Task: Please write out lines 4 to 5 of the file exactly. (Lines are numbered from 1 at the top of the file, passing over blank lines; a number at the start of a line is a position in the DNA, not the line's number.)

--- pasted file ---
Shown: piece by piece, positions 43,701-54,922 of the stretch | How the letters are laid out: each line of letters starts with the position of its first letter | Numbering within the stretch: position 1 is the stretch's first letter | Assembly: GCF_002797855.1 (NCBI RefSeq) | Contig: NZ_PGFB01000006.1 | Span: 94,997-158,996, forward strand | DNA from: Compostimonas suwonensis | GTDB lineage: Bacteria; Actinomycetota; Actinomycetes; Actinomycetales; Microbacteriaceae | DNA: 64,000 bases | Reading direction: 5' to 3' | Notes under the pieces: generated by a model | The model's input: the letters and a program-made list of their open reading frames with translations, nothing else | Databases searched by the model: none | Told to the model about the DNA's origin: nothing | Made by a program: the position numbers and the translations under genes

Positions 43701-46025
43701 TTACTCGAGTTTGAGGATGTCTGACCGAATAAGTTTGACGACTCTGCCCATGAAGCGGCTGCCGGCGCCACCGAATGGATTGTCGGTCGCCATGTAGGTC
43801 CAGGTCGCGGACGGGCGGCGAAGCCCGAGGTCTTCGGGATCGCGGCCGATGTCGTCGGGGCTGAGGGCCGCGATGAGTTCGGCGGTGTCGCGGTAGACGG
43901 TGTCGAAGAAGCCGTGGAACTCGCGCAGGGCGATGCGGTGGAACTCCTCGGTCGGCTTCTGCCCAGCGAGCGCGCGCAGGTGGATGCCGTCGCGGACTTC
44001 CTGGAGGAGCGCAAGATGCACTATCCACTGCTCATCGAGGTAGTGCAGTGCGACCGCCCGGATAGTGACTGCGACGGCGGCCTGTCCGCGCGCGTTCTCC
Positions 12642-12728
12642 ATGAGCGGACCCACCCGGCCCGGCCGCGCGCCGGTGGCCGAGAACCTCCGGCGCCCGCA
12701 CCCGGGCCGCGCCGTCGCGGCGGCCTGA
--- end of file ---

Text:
43801 CAGGTCGCGGACGGGCGGCGAAGCCCGAGGTCTTCGGGATCGCGGCCGATGTCGTCGGGGCTGAGGGCCGCGATGAGTTCGGCGGTGTCGCGGTAGACGG
43901 TGTCGAAGAAGCCGTGGAACTCGCGCAGGGCGATGCGGTGGAACTCCTCGGTCGGCTTCTGCCCAGCGAGCGCGCGCAGGTGGATGCCGTCGCGGACTTC